Class of 2012: With a Mountain to Climb, Bonita Baldwin Reaches the Summit
FOURTH IN A SERIES
By Michael Ferraresi
GCU News Bureau
When she first moved into the dorms as a 43-year-old freshman, Bonita Baldwin glanced out the window toward her old home near 27th Avenue.
She insisted that God had placed her at GCU, less than one mile from the neighborhood where she used to buy cocaine. She felt the pull of the streets. But she also felt empowered.
Baldwin said her friends, faith and five years of painful rehabilitation kept her focused on her academic goals. Many of those people remember meeting the gospel singer four years ago, when she walked onto campus intent on taking control of her life.
The former high school dropout, known around campus as “Mama B,” is scheduled to graduate with a bachelor’s degree in Christian studies. She will sing the national anthem at each of GCU’s four commencement ceremonies.
“I’m still growing up, still learning and being restored,” said Baldwin, who is known for her emotion-packed performances and soulful singing with the New Life Singers traveling choral ensemble.
“I’m secure here,” Baldwin said about GCU. “God has put some amazing people in my life. I’ve found friendships that will last a lifetime.”
If GCU is the safe place where she realized her potential, rock bottom is the dark place that shaped her.
Baldwin, now 47, suffered two heart attacks brought on by years of smoking crack. She abandoned her five children at different times, most recently giving up her youngest son for adoption when she was desperate and strung out. She remembers broken bones, cigarette burns and snapshots from abusive relationships.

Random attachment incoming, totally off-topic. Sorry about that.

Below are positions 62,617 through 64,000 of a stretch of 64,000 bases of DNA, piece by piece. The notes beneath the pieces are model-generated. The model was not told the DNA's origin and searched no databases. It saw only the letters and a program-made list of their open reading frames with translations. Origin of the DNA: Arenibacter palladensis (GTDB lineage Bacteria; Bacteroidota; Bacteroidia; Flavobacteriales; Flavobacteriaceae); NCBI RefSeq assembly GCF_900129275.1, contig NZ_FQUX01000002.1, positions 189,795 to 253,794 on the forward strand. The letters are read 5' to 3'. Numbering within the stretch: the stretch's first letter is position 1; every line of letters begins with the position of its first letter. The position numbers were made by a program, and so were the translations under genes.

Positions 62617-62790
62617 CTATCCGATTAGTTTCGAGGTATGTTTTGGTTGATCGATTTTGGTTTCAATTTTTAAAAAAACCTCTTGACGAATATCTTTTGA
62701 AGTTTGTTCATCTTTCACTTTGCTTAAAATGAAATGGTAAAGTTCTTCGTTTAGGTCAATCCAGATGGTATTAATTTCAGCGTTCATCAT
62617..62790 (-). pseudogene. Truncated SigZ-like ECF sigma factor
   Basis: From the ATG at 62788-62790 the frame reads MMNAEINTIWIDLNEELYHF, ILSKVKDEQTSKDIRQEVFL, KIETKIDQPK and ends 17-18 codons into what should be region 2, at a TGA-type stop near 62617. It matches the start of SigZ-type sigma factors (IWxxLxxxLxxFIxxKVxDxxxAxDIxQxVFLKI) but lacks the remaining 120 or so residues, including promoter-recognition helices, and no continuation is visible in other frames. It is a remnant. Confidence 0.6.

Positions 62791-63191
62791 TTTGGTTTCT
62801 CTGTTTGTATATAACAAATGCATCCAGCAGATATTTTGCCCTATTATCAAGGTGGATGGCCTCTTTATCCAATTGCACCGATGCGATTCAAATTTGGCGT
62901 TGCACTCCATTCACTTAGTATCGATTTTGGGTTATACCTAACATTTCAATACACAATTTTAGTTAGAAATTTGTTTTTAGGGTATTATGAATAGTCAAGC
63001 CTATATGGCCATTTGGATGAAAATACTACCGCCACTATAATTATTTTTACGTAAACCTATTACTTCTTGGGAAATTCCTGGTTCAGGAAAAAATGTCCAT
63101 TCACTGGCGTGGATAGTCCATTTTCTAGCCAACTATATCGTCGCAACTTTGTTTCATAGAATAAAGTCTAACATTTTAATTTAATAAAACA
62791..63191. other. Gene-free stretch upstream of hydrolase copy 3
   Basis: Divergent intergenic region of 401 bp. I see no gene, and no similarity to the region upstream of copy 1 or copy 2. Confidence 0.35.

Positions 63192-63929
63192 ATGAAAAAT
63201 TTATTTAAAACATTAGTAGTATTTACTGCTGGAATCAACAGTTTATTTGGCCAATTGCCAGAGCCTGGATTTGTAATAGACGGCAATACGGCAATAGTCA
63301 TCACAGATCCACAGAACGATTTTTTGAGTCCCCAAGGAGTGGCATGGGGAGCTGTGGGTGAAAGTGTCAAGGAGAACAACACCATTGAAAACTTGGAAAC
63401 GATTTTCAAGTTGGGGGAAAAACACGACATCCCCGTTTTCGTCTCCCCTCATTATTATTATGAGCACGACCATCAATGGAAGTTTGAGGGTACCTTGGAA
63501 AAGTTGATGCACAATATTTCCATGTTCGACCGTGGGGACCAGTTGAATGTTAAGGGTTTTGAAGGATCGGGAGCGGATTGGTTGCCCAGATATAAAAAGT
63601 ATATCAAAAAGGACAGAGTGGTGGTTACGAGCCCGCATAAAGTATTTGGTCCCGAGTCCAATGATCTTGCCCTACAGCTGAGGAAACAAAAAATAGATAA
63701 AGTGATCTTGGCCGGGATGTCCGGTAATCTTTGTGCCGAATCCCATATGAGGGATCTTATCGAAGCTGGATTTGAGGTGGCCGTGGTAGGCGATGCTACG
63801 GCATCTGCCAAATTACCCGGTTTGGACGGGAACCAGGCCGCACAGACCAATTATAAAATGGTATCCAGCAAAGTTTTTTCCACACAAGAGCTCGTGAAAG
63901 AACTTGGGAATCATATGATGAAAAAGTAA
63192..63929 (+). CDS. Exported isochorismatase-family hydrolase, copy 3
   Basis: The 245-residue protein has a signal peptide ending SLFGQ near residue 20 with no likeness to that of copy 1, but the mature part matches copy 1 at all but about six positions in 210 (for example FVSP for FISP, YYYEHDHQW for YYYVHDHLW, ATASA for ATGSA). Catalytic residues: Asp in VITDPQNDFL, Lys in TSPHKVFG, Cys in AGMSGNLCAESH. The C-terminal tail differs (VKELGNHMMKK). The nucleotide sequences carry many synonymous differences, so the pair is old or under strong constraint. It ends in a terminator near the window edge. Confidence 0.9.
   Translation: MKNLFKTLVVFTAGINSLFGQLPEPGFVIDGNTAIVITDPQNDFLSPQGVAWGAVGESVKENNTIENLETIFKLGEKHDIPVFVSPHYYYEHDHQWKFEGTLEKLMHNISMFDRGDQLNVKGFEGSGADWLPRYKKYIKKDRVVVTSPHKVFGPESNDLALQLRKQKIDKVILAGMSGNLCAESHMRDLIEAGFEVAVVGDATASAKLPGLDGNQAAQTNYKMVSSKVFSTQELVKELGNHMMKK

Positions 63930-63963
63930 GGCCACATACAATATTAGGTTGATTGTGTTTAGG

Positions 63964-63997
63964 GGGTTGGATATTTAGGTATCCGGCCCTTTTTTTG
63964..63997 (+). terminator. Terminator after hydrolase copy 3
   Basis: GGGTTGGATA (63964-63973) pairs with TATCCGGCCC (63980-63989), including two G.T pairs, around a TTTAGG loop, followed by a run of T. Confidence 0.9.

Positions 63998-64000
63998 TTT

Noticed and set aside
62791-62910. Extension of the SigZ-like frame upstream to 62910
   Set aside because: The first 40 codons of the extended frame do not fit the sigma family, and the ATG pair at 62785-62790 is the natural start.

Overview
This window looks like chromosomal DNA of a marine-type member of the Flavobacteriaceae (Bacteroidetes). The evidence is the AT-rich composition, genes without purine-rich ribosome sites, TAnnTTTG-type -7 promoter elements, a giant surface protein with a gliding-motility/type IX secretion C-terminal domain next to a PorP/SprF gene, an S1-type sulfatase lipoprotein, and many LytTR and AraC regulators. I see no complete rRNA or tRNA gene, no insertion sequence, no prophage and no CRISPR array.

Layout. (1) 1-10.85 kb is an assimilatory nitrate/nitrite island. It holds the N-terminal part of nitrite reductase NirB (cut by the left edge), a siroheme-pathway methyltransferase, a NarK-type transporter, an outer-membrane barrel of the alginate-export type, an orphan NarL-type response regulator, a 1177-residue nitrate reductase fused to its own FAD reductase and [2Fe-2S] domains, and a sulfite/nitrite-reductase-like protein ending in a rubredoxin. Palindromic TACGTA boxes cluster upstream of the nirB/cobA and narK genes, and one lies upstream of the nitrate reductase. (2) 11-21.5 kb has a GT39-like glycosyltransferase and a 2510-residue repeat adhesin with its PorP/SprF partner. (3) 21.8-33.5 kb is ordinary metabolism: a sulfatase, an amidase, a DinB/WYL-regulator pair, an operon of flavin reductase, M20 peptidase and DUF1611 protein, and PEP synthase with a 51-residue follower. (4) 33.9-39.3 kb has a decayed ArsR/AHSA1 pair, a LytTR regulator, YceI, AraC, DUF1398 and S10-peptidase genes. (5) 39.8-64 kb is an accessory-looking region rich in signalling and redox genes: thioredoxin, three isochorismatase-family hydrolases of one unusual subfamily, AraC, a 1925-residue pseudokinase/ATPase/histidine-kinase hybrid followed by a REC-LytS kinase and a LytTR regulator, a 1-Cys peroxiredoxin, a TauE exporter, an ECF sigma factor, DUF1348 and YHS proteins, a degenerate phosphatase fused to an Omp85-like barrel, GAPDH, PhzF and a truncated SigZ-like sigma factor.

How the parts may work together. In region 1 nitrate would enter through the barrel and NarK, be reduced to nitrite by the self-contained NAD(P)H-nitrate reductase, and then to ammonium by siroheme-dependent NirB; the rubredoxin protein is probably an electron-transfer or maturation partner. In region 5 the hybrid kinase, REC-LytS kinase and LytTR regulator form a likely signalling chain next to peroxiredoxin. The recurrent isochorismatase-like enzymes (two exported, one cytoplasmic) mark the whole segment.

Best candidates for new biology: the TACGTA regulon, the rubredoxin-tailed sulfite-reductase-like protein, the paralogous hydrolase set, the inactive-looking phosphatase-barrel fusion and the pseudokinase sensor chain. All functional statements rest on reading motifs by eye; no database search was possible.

“My relationships have all been horrible, except my relationship with Jesus,” she said.
Mending her relationships
Baldwin reconciled years ago with daughters Cloe, 29, and twins Journe and Symone, 21. The twins briefly attended GCU and lived with their mom, but transferred back east after mending their relationship. She has yet to reconcile with her sons Christopher, 18, and Caleb, 17. She gave up the latter for adoption when he was a baby.
The names of her five children are tattooed on her right bicep in a heart-shaped symbol.
Born in Mt. Vernon, N.Y., Baldwin attended Martin Luther King High School in Philadelphia. She was raised by a strict Pentecostal minister uncle and his wife, after her father had died of a heroin overdose and after her mother’s alcoholism had grown serious.
Now 35 years sober, her mother, Linta Baldwin, 67, plans to watch the streaming video of her daughter’s graduation from back home with other relatives.
When students listen to Baldwin’s stories, they tend to listen intently, drawn in by her booming voice, brutally honest sense of humor and openness about her past. She has hosted students at her campus apartment, cooking fried chicken and Thanksgiving turkey for those unable to get home.
An inspiration to others
Derek Drake, a GCU junior, said Baldwin personifies many of the stories of pain and redemption the New Life choir conveys to audiences.
“It’s inspiring for me, and I think what it really does for me is give me such a hope that if God can transform her life the way he did, he can transform any person’s life,” said Drake, who along with Baldwin is touring the Southwest with New Life this spring.
She needs to complete a couple of summer classes to finish her bachelor’s degree, but Baldwin intends on having her degree wrapped up so that she can begin working on a master’s degree.
Terri Faust, administrative assistant in the Student Life office, said she remembered the day Baldwin confidently strolled into the office and “spilled her guts,” nervous and anxious about blending into the GCU community.
“She didn’t slow down,” Faust said. “She told her whole life story, pretty much with all the color and humor that only Bonita can do. She said God had placed her here and that she would be the first in her family to graduate from college.
“From that moment, I decided I would be there to walk beside her,” Faust said.
At graduation, Baldwin said she merely wants to hold her own emotions in check.
She is tasked with singing the national anthem at the end of a long journey that started, she said, when she decided to drop out of high school to drink and use drugs. She earned her GED when she was younger, but the degree from GCU will mark a major benchmark in her recovery.
“I just want to make it through,” Baldwin said of singing at graduation.
“I don’t want to break down,” she said. “It’s going to be highly emotional.”
Contact Michael Ferraresi at 639.7030 or email@example.com.